A noisy Italian disco may not seem like a conducive location for scientific experiments, but for a couple of researchers investigating hearing and language processing it was perfect. The undercover scientists studied clubbers who were trying to talk while the music was pumping, and found that they showed a decided preference for speaking into each other's right ears. What's more, when the researchers approached clubbers with a request for a cigarette, they found the unwitting test subjects were much more likely to comply if the petition was made in the right ear. Previous lab studies have also suggested that
humans tend to have a preference for listening to verbal input with their right ears and that given stimulus in both ears, they’ll privilege the syllables that went into the right ear. Brain scientists hypothesize that the right ear auditory stream receives precedence in the left hemisphere of the brain, where the bulk of linguistic processing is carried out [Wired.com].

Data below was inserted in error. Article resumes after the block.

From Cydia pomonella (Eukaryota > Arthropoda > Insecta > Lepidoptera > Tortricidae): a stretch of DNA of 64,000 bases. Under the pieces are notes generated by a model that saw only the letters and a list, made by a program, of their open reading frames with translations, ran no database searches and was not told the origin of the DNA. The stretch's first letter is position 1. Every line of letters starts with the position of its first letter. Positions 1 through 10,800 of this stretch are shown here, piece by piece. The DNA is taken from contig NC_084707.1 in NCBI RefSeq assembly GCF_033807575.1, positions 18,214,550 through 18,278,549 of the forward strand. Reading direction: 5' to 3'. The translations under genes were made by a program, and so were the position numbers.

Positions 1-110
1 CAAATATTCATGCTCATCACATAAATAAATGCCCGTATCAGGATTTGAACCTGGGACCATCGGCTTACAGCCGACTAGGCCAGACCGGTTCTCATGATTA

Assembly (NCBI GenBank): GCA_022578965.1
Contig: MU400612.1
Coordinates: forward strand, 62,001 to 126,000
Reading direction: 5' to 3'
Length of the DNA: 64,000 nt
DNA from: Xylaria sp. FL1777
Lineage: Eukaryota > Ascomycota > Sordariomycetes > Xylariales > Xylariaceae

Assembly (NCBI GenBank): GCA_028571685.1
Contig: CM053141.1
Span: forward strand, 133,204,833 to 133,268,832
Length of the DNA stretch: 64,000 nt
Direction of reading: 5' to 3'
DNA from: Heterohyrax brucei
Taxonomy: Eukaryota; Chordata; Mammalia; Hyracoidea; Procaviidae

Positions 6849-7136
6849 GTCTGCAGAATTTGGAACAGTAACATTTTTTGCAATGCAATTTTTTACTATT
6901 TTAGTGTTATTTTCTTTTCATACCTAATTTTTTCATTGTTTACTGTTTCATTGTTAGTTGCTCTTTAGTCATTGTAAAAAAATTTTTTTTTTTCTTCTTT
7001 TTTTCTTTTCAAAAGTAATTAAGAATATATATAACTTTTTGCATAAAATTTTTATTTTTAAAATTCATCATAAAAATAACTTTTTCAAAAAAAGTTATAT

Researchers say this bias holds true for both lefties and righties. For the study, published in the journal Naturwissenschaften, researchers conducted three experiments.
In the first study, 286 clubbers were observed while they were talking with loud music in the background. In total, 72% of interactions occurred on the right side of the listener. In the second study, researchers approached 160 clubbers and mumbled an inaudible, meaningless utterance and waited for the subjects to turn their head and offer either their left or their right ear.... Overall, 58% offered their right ear for listening and 42% their left [BBC News].
In the final test, when scientists asked for a cigarette, they found that of 88 people who were approached on the right side, 34 handed over a cigarette, while only 17 of 88 people approached on the left complied.
The Italian researchers picked the night club setting because the loud music allowed the cigarette-asker to approach people and speak directly into one ear without seeming “odd.” While the liquored-up setting might seem unconventional, they view their work in a real life setting as a valuable counterbalance to highly artificial in-lab psychological studies [Wired.com].
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